Teens often complain that their parents don’t understand them. Teens don’t make this easy for their parents, though, as they are frequently pushing away and asking for more independence. During adolescence, some struggles that teens go through are suitable to face without parental assistance, since this prepares them for adulthood. However, there are some heavy struggles that no one should face without support. One difficult topic that many teens feel shy to discuss with their parents (or vice versa) is the subject of self-injury. Common types of self-injury are when teens cut or burn themselves or intentionally take risks that put themselves in harm’s way. For a parent, it can be frightening to hear about teen self-harm behaviors in the news or media, to notice that some of your teen’s peers have been purposefully harming themselves, or to even have the experience of one day seeing the signs in your own teen. How can a parent positively influence their teen around this sensitive issue?
Knowledge is Power. The first step is to have an accurate understanding. There are so many misconceptions about self-injury that we hear from others and the media. If you would like to talk to your teen about a heavy topic, make sure to read up on it first. Here are some common myths that you may have heard about self-harm:
MYTH #1: Teens who deliberately harm themselves are suicidal.
- Truth: Self-harm and suicidal thoughts are not mutually exclusive. Not all people who struggle with suicidal thoughts will hurt themselves, just as not all people who harm themselves are thinking about ending their lives. Actually, many teens who express themselves by self-harm are looking to relieve the pressure that is building up internally, and some teens see this as a way to prevent their emotions from building up to the point of suicide. However, self-injury is only a temporary way to relieve emotions and can often cause added emotional distress, which is why teens that hurt themselves without getting the help and support they need have a much higher risk of suicide in the long run.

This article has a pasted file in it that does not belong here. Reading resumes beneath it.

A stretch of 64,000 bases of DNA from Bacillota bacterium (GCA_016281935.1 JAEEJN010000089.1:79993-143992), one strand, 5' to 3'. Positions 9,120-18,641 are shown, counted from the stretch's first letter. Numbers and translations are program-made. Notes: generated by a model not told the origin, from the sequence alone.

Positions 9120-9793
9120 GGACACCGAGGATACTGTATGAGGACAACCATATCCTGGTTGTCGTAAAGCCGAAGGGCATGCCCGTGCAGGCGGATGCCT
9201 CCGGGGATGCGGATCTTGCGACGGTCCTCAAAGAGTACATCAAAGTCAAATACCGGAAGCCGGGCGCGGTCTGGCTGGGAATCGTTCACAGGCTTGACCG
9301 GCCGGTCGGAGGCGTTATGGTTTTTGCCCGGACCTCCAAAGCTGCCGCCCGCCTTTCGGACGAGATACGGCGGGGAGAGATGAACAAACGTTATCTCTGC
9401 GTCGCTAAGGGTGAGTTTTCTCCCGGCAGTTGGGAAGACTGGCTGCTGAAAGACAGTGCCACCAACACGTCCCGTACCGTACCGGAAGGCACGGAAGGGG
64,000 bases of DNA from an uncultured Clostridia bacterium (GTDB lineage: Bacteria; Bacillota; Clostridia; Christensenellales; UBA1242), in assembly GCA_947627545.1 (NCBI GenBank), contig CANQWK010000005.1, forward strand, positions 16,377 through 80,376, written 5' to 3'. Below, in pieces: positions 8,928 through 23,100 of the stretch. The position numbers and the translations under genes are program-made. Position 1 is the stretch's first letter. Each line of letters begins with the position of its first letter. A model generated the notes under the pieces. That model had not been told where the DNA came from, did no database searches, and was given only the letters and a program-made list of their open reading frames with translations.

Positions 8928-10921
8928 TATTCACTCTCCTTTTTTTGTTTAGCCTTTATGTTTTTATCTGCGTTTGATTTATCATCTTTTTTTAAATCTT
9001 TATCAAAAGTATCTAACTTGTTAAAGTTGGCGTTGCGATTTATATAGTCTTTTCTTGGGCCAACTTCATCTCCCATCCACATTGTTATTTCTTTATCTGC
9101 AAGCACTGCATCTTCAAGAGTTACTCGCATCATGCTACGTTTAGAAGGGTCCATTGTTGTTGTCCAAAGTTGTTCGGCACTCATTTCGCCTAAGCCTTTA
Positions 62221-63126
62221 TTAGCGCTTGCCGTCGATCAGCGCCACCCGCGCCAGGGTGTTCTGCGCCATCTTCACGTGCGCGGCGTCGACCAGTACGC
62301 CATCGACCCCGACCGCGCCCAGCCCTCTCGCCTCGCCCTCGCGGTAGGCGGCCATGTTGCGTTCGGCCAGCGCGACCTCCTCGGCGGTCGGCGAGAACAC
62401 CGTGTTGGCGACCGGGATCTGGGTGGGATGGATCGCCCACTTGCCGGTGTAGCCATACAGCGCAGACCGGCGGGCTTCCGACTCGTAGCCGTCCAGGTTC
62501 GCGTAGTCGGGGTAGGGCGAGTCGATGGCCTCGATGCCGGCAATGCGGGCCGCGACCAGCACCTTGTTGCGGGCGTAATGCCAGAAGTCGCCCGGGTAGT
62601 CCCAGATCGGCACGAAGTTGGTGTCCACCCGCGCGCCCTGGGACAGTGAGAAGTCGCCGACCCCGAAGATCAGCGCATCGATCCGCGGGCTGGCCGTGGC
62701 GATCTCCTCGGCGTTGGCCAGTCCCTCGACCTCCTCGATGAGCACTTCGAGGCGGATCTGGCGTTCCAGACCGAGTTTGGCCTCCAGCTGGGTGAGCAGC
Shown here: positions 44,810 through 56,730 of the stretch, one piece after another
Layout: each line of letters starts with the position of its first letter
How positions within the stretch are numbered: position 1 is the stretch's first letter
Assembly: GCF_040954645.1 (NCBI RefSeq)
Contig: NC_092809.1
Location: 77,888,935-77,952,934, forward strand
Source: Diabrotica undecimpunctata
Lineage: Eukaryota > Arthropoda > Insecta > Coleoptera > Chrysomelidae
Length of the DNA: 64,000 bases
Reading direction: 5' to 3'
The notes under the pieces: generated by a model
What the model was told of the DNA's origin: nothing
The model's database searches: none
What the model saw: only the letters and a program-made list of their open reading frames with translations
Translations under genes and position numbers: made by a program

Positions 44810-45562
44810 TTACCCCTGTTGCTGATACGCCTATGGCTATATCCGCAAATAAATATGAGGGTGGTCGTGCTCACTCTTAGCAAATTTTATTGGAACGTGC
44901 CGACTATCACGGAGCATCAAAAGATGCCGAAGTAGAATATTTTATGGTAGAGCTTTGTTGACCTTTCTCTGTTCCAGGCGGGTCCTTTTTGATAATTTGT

- What to Remember: When discussing this issue with your teen, try to avoid generalizations or making assumptions and instead be genuinely curious about your teen’s thoughts and experience on this topic. Keep in mind that, while there may be some common themes, each individual’s perspective and experience is unique.
MYTH #2: Teens who intentionally injure themselves are just looking for attention.
- Truth: The kernel of truth in this myth is that teens are especially sensitive to the reactions that they get from others. Teens who self-harm are often seeking from others a sense of belonging, acceptance and real help, not shock value. Many teens actually cut, burn or hurt themselves in places that they can cover up to avoid the negative attention they might get from others. More than a way to get attention, self-injury is actually a coping mechanism, albeit a negative way to cope. Self-harming behaviors are a sign that a teen is lacking positive coping tools to effectively deal with stress, depression, anxiety, self-criticism, grief or other painful emotions.
- What to Remember: Telling a teen that they are just trying to get attention for their self-harm will only make them feel more lost and alone. Discussing how there are positive alternatives for coping with painful emotions is an important conversation to have with your teen, whether they are at risk of self-injury or not. A teen’s positive coping mechanisms can include listening to music, exercising, having fun with friends, playing with the family pet, and journaling.
MYTH #3: Self-injury is just a phase – All a teen has to do is just stop doing it.
- Truth: About 50% of those who get involved in self-harm begin around age 14 and carry this behavior into their 20’s. Self-injury can be very difficult to stop independently of help from others, and there is an addictive quality to it. Once it becomes a part of a teen’s way to cope, it can be very difficult to replace with healthier coping skills.
- What to Remember: Make sure that your teen is connected with a variety of people and resources that they feel comfortable turning to if they need help or advice. When your teen comes to you for help about little problems, think of it as a test of whether you are a safe place for your teen to turn to for big problems.
As self-injury is becoming a more common theme in media and among teens in our local community, parents are key players in getting teens to think for themselves about the messages that they are receiving about self-harm. The most effective ways to prevent self-injurious behavior in your own teen is to be inquisitive and open-minded when you discuss tough topics, to role model and encourage use of healthy coping skills, and to ensure that your teen has an array of supports in place, including yourself.
JOIN THE DISCUSSION
What has helped your teen open up and discuss tough topics with you?
What have you noticed about how the media portrays self-harm?
Share your thoughts in the comments section below.
* * * * * *
LOS GATOS TEEN THERAPY CAN HELP!
Would you like additional guidance in this area? Los Gatos Teen Therapy provides individual teen therapy, family therapy, group therapy, parent support counseling, and in-home teen and family coaching 7 days a week, including afternoons, evenings, and weekends. For more information, contact us at 408.389.3538.